Eat naturally fermented, probiotic rich foods every day to keep your digestive track healthy.  I suspect that this little secret is one of the biggest under-appreciated necessities for a healthy body.  Your digestive track helps you absorb the right nutrients and excrete harmful toxins (like mercury).  My favorite probiotic food is naturaly fermented kefir because it’s loaded with beneficial probiotics. Click here to read Kefir, The Best Probiotic For Healthy Skin.

Eat less carbs, dairy and junk food to prevent acne. Yes, we dermatologists finally have diet advice for you if you suffer from acne.  Click here for 4 Diet Changes That Can Help You Improve Your Acne, Dermatologist’s Advice

Eat foods rich in natural spices! Yes, I’ve never posted on the subject of spices and health, but the scientific evidence is mounting. Spices are starting to join the ranks of health super heroes.  Some of the best are turmeric and cinnamon.  I actually take a turmeric capsule every day (because I haven’t figured out how to cook with it on a daily basis) and I add cinnamon to my morning cup of matcha.  I promise to post on spices in the coming year.

You are what you eat, healthy skin, hair and nails included.  Use it to your advantage.  Aim for beauty by eating a rainbow of fresh produce everyday.  Then look in the mirror and brace yourself for the difference!

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5 Responses to “Vitamins For Healthy Skin”

  1. Lisa Buben September 1, 2011 at 4:47 pm #

    Yes, we have read so much on cinnamon being good for you and turmeric for arthritis – used it when I had Lyme disease.

  2. Ginger Smith September 3, 2011 at 4:55 pm #

    Seeing the vegetables from you garden reminded me of recently cutting a few cayenne peppers,
    (here in GA we just call them hot peppers) and my hands burned for hours! We had not grown any peppers for years, and I had forgotten what they can do to hands. I try to use gloves for any chemical use, indoors or out. And natural chemicals are just as potentially dangerous as man-made. With harvest time here, we all need to cover our hands when working in the garden. Thanks for all your ideas!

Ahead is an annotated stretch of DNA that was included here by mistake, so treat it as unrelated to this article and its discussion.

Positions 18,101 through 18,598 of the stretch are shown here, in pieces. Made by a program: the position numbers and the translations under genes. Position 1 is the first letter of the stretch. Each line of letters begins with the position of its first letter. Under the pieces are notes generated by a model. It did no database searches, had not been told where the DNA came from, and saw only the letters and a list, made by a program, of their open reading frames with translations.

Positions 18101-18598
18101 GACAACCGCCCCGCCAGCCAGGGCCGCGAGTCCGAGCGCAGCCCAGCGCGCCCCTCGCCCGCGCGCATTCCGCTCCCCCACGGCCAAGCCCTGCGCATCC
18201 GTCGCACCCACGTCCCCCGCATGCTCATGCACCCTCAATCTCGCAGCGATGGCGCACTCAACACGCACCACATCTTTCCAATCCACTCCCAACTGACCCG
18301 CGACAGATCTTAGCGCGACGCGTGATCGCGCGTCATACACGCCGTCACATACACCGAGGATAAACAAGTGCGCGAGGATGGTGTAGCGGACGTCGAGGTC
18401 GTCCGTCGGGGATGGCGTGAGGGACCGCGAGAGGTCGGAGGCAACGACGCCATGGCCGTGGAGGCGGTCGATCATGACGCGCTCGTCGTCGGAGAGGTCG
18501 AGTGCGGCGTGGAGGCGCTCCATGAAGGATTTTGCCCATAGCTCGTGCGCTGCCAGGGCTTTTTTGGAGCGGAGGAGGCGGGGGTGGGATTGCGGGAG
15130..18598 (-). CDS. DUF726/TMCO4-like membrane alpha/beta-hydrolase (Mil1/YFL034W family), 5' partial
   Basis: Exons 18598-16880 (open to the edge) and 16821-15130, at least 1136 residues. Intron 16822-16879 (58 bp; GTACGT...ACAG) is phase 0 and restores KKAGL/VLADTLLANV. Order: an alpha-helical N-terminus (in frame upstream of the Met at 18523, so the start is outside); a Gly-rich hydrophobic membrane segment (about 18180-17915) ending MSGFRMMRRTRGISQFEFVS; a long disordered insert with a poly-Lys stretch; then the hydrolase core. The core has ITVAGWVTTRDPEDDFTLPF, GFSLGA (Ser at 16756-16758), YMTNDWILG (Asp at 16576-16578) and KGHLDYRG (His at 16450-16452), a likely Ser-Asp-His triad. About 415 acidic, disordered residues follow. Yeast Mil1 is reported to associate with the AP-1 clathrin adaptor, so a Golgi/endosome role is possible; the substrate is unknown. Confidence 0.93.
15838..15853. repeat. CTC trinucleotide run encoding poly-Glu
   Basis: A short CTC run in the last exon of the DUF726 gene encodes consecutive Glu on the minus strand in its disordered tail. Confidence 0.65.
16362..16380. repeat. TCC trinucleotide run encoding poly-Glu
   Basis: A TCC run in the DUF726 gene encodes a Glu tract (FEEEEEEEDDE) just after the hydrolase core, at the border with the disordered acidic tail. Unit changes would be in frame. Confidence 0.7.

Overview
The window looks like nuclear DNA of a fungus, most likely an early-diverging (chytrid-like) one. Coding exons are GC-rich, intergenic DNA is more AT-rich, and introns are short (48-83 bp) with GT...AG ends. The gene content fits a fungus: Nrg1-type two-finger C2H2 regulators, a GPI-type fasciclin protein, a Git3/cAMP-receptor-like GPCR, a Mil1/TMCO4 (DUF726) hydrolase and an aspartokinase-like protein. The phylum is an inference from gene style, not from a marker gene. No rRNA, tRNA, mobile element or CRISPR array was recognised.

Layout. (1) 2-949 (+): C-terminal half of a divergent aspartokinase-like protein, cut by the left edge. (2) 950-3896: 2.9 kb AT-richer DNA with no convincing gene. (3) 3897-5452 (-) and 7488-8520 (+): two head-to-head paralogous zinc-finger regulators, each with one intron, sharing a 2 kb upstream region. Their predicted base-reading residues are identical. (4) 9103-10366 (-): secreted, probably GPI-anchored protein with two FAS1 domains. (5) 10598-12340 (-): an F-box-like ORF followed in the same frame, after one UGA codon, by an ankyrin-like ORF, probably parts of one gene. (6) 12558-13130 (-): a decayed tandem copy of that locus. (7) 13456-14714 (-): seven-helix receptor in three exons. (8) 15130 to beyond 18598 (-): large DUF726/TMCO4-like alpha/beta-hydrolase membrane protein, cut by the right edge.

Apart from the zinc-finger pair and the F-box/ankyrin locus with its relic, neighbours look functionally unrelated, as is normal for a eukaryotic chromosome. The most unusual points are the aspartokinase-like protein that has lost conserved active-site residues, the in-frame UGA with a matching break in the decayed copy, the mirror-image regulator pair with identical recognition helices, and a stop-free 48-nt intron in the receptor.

3. Gina September 4, 2011 at 11:26 am #

    Sorry,but you should really check out this :….

  4. Cynthia Bailey MD September 4, 2011 at 11:55 am #

    I’m making salsa tomorrow and you make a great point, wear gloves or else when working with hot peppers. I learned that the hard way years ago. Cheers!

  5. Cynthia Bailey MD September 4, 2011 at 12:07 pm #

    Hello Gina,
    Thank you for your thoughtful comment and your link to criticism of the alkaline/acid diet controversy. Yes, I am entirely aware that the ‘Alkaline Diet’ is not part of conventional Western medical science. And, yes I still think it’s implications for inflammation are real. Like with probiotics and gut flora, I am waiting for research to circle around to what I’ve experienced as ’cause and effect’. Maybe I’ll be wrong in the end, but I’m convinced enough to have gone out on this limb with my observation in an attempt to get other people thinking about how their diet affects their health. Alkaline or not, you can’t possibly argue with a food pyramid that emphasizes fresh veggies, fruits and whole grains.
    Warm Regards,
    Cynthia Bailey MD